Cecil the Pet Glacier

Overview

In a starred review Publishers Weekly raves: "It’s an avant-garde, surrealist story with a Hollywood-style tearjerker lurking within—and a surprisingly charming and affecting one at that."

Award-winning poet Matthea Harvey and illustrator extraordinaire Giselle Potter team up to create an indescribably unique picture book about wanting to be normal, then coming to appreciate being different. Ruby would love to be like everyone else—not easy when you have a tiara-wearing mother ...

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Overview

In a starred review Publishers Weekly raves: "It’s an avant-garde, surrealist story with a Hollywood-style tearjerker lurking within—and a surprisingly charming and affecting one at that."

Award-winning poet Matthea Harvey and illustrator extraordinaire Giselle Potter team up to create an indescribably unique picture book about wanting to be normal, then coming to appreciate being different. Ruby would love to be like everyone else—not easy when you have a tiara-wearing mother and a father who spends his time trimming outrageous topiary. She'd also like to get a nice normal pet, maybe a dog. Then, on a family vacation to Norway, she finds herself adopted by a small, affectionate glacier. How Cecil, as the ice pet is named, proves himself to Ruby—risking his own meltdown—is a story sure to thrill and delight young readers.

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Editorial Reviews

Children's Literature - Ken Marantz and Sylvia Marantz
Ruby Small, "a normal little girl," has eccentric parents. Her mother designs tiaras; her father is a topiary gardener. Their behavior is so odd that Ruby plays behind curtains with her Three Jennifers, identical dolls dressed just like her. When the family goes to Norway on vacation, Ruby is embarrassed by her parents. On a trip to see glaciers, one glacier is calving. A small resulting glacier half Ruby's size begins to follow her everywhere. Although she is occasionally lonely and would like a pet, a tiny glacier is not what Ruby had in mind. But it seems a pet has found her; placed in an ice chest, Cecil comes back home with her. Ruby does not want to care for Cecil, but he follows her faithfully, noting how the other children tease her. His brave heroism finally wins her over, however, and helps her find a real friend. The watercolors that set the tone for this stretch of the imagination are charming in their simple, doll-like innocence as they depict the stiff, clean-cut characters. The humor created is enhanced by odd additions like the topiaries, tiaras, and even the ping pong game Mr. and Mrs. Small play on the airplane. Cecil sits alone on the front end pages but is joined by the Three Jennifers and topped with a tiara in the back.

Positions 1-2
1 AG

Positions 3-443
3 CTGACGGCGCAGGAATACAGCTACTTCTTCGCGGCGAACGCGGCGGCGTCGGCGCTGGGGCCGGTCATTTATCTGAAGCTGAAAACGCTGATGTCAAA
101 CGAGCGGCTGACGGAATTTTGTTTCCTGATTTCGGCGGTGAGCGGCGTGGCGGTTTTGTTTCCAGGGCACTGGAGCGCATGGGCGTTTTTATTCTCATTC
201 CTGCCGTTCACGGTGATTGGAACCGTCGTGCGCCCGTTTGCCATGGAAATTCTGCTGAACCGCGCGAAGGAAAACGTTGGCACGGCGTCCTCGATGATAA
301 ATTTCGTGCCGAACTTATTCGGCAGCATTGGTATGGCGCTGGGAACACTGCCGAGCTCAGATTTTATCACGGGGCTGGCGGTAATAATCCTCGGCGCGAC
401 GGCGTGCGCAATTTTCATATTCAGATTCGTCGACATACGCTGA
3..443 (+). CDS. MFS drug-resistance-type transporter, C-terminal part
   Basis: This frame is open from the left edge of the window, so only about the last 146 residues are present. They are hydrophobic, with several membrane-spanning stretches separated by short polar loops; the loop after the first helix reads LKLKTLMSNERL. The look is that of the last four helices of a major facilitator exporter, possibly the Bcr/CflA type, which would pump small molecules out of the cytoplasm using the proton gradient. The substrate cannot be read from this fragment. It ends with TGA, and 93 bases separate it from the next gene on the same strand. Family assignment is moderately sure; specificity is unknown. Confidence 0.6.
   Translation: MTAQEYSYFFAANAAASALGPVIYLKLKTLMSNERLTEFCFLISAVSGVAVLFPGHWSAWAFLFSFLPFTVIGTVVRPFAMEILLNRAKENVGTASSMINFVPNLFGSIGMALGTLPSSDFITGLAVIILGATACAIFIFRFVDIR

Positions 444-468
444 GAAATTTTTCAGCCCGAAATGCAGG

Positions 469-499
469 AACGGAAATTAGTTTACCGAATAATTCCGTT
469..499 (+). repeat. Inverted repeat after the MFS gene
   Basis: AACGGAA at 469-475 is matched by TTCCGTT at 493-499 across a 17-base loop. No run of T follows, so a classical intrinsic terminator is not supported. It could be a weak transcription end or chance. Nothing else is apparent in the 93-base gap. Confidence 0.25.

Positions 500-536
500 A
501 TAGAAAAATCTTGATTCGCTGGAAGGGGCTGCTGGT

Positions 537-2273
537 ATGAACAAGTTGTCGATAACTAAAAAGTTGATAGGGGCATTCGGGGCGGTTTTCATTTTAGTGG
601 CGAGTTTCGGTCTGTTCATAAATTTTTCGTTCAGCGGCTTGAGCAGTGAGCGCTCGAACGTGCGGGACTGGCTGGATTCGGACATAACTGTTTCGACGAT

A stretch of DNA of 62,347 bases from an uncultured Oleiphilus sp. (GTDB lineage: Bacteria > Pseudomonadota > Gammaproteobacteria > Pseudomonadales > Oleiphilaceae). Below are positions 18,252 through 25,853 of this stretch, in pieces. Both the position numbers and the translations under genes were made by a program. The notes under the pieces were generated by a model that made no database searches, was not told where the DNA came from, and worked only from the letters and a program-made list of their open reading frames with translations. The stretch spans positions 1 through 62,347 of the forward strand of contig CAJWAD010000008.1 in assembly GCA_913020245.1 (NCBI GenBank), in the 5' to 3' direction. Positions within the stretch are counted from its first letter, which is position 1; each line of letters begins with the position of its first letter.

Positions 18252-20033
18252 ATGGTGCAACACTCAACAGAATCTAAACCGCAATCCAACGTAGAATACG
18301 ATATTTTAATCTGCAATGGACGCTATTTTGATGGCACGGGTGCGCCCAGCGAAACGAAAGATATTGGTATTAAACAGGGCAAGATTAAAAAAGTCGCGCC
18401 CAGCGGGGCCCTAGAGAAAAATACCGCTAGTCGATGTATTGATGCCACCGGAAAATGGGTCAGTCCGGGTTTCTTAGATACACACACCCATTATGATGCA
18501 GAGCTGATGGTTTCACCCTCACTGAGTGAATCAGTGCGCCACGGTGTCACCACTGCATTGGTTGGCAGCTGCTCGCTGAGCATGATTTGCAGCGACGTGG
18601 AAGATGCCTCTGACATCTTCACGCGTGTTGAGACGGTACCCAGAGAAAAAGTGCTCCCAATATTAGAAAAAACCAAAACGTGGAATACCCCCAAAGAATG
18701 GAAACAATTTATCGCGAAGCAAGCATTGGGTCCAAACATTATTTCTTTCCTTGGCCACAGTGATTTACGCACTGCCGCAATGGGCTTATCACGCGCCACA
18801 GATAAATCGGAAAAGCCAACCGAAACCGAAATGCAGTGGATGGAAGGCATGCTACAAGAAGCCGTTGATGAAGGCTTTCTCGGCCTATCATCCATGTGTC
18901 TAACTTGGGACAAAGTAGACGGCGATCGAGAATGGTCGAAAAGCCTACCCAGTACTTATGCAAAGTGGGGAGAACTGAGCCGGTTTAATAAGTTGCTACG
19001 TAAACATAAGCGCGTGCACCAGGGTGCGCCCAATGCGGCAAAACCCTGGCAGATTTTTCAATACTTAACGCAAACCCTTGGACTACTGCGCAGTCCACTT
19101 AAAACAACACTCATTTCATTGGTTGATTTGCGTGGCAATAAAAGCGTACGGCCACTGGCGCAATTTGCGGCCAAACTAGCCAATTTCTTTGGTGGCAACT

Kirkus Reviews
The oft-told tale of a child who yearns for a pet and a creature that craves a human gets a new twist when the latter is a baby glacier. This chip--off a block named Cecilsmater--latches on to Ruby during a family vacation in Norway. The child's classmates already taunt her about her unusual parents, so she really doesn't need a glacier tagging along behind her. Mrs. Small designs tiaras; Mr. Small creates topiaries. These artsy adults also tango on the front lawn, leaving Ruby mortified. Her main consolation is derived from the companionship of "The Three Jennifers," dolls that look and dress exactly like Ruby. She shuns the loyal ice floe and ignores her parents' encouragement, until Cecil performs a dramatic doll rescue during a thunderstorm--at great personal peril. Harvey's alliteration adds humor to this saga of tension 'twixt the generations. " ‘Welcome, Smalls,' a blue-haired man named Sven sa[ys] severely," when the family registers for snowmobiles in Horfensnufen. Potter's watercolor caricatures, with their tiny feet and restrained demeanors, enact their story in scenes with skewed perspectives and strong diagonals, choices that heighten the absurdity. Ultimately, Ruby learns to appreciate her pet's coolness; consequently, she attracts a new friend, and in her newfound happiness, she relates more lovingly to her family. Fans of Jenny Slate's Marcel the Shell with Shoes On (2011) will find a kindred spirit in the stalwart glacier that eats pebbles and wears a tiara. (Picture book. 5-8)